Greenland is the world’s largest island, yet it has a population of 56,000. Ice covers 80 percent of the territory. The country’s inhabitants live in a small section of coastal land, 18,000 concentrated in the tiny capital, Nuuk. While the indigenous language is in common use, literature from the area is often written in or translated from Danish—either Nordic noir or texts extolling or investigating the natural landscape. From this context, a slight debut novel by a young queer writer, Niviaq Korneliussen, written in Greenland and translated by the author to Danish, pushed its way through to an international audience, arriving in English as Last Night in Nuuk (Grove Press). Like the book’s five youthful and angsty protagonists, it is determined to create a new space for itself, to break away from the confines of expectations.
At age twenty-three, Korneliussen received a three-month writing residency for winning a short story competition and decided to write a book for her peers. In an interview for 1843 Magazine, she said, “Young people didn’t have a voice in Greenlandic literature at all at that point. I wanted to write something I could recognise myself in.” The novel was written in haste; Korneliussen spent the first two months of her residency doing what any young writer does best, procrastinating. The result is a nervously energetic plot that pulls you along with all the excitability and inattention to detail of youth. Her characters are in their late teens or early twenties and still unaware of who they are, though emboldened by the time they are afforded to experiment. The haste is not from a panic over ticking clocks but rather the desire to speed over and away from pain. Her protagonists feel, deeply, but they will do anything not to; they party, drink, fight, screw, sleep, and repeat.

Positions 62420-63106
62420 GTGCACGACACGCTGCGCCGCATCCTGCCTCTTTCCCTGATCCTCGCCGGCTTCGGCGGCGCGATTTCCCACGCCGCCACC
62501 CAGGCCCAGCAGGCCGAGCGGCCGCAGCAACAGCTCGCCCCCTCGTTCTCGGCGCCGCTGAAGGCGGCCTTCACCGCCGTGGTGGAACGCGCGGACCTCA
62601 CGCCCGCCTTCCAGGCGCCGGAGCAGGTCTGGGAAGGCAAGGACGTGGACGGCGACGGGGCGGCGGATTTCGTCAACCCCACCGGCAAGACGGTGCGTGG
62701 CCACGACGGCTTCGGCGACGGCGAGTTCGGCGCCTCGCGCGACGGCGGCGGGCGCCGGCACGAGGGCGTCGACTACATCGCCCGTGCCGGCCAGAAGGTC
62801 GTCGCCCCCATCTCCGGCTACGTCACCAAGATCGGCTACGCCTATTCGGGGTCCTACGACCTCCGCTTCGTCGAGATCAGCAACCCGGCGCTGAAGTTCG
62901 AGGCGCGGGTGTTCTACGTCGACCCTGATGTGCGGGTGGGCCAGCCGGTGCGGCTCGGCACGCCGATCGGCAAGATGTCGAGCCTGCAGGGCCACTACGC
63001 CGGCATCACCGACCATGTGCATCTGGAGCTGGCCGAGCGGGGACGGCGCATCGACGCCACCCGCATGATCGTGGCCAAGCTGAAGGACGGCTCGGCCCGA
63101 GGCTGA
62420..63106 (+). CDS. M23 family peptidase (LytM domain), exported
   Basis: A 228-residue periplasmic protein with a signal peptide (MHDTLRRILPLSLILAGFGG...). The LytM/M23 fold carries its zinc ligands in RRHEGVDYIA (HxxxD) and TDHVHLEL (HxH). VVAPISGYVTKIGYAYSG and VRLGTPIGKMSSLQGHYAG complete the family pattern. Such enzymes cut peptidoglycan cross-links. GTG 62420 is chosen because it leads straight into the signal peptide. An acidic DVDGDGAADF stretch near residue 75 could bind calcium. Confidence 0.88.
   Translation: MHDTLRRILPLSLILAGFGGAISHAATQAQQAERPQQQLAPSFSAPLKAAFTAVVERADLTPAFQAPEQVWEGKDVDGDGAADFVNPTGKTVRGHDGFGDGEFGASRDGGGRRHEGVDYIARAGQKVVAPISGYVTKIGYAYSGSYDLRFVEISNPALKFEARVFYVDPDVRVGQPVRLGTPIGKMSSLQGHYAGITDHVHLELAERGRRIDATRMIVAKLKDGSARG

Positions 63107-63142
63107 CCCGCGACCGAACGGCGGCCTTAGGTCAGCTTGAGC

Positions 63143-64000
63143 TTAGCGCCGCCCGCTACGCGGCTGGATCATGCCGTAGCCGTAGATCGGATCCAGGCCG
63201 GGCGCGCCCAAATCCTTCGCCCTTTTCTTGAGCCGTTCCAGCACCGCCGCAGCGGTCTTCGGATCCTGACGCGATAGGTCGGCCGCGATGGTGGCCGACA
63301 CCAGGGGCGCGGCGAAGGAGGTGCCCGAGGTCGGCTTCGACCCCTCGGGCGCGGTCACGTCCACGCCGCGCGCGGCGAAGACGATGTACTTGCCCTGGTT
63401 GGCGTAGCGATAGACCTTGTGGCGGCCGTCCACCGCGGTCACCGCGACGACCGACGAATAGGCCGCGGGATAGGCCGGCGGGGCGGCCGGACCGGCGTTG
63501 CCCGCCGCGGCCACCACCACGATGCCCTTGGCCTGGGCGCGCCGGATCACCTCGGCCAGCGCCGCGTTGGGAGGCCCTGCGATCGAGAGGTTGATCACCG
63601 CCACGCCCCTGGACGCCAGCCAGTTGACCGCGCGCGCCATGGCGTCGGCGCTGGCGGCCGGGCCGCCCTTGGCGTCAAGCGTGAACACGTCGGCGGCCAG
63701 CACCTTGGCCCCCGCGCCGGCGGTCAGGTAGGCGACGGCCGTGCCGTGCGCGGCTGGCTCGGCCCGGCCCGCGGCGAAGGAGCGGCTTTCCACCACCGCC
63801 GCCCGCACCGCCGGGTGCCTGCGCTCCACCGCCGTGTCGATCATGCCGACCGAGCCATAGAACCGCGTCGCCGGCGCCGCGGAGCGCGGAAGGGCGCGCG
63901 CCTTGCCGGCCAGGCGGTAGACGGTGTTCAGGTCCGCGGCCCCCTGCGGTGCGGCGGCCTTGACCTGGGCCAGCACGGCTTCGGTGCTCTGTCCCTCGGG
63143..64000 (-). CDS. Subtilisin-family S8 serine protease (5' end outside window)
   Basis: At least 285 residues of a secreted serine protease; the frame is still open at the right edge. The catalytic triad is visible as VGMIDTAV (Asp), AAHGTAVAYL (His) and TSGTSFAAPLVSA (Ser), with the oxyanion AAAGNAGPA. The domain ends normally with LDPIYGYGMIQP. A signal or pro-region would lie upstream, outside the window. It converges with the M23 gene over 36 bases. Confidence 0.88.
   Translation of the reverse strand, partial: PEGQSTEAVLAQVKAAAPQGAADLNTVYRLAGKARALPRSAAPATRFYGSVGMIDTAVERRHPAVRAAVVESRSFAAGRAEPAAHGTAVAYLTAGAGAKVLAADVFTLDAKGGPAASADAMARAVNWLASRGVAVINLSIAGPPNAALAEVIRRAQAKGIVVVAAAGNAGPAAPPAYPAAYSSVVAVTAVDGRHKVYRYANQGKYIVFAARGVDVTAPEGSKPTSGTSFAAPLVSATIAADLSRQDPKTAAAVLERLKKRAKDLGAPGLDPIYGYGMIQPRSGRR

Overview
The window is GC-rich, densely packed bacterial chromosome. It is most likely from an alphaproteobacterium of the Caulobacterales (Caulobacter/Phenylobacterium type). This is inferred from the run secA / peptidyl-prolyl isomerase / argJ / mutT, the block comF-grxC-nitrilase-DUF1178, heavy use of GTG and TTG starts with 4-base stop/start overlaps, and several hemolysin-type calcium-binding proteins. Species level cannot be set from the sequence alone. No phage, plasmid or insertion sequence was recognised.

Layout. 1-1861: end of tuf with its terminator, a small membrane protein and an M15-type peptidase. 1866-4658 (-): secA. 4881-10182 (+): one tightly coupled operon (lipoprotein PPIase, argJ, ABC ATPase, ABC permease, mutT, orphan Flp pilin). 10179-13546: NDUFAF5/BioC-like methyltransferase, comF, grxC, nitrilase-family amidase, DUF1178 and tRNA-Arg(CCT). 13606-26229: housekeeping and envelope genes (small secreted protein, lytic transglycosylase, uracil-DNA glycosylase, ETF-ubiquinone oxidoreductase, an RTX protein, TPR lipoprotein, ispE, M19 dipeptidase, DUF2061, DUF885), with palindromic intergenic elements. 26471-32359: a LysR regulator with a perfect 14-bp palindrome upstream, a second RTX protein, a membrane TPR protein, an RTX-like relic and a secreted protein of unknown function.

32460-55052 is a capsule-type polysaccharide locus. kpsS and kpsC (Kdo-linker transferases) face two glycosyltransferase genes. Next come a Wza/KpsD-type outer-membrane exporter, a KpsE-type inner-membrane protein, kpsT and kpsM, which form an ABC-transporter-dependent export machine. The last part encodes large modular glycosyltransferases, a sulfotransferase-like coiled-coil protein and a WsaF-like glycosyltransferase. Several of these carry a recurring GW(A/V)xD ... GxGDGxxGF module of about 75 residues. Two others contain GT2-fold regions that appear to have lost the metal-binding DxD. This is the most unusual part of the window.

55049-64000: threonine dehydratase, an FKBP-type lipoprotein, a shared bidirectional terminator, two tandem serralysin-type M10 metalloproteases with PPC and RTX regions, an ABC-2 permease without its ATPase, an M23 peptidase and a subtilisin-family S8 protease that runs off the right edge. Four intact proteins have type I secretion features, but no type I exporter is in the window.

The book is divided into five sections, each told from the perspective of a different character. Some events overlap and are told across perspectives while other sections seem to hover somewhere before or after. As a result, the chronology of the events feels less important than the emotions the characters experience. First we meet Fia, a young woman trapped in an unhappy relationship with the overly attentive Peter. Her stream of consciousness starts from a place of extreme nastiness and despair where she criticizes her well-meaning boyfriend for every kind gesture, desperately trying to push him away without being honest enough to break up. Despite the apparent harshness of rejecting his love, it is a relatable conundrum. She tells of her fading love with extreme pathos, “My youth’s turning old,” she complains, though she cannot be long out of university. By the end of her section, Fia has recognized her attraction to women and is lovesick over Sara, who already has a partner.
Sara and her partner Ivik’s sections occur later in the book where it’s revealed their relationship is not faring much better. The sweetness of the love between them is conveyed through occasionally cloying text messages—“Knock knock / Who’s there? / Amish. / Amish who? / I miss you too.”—and dialogue stripped down to basics: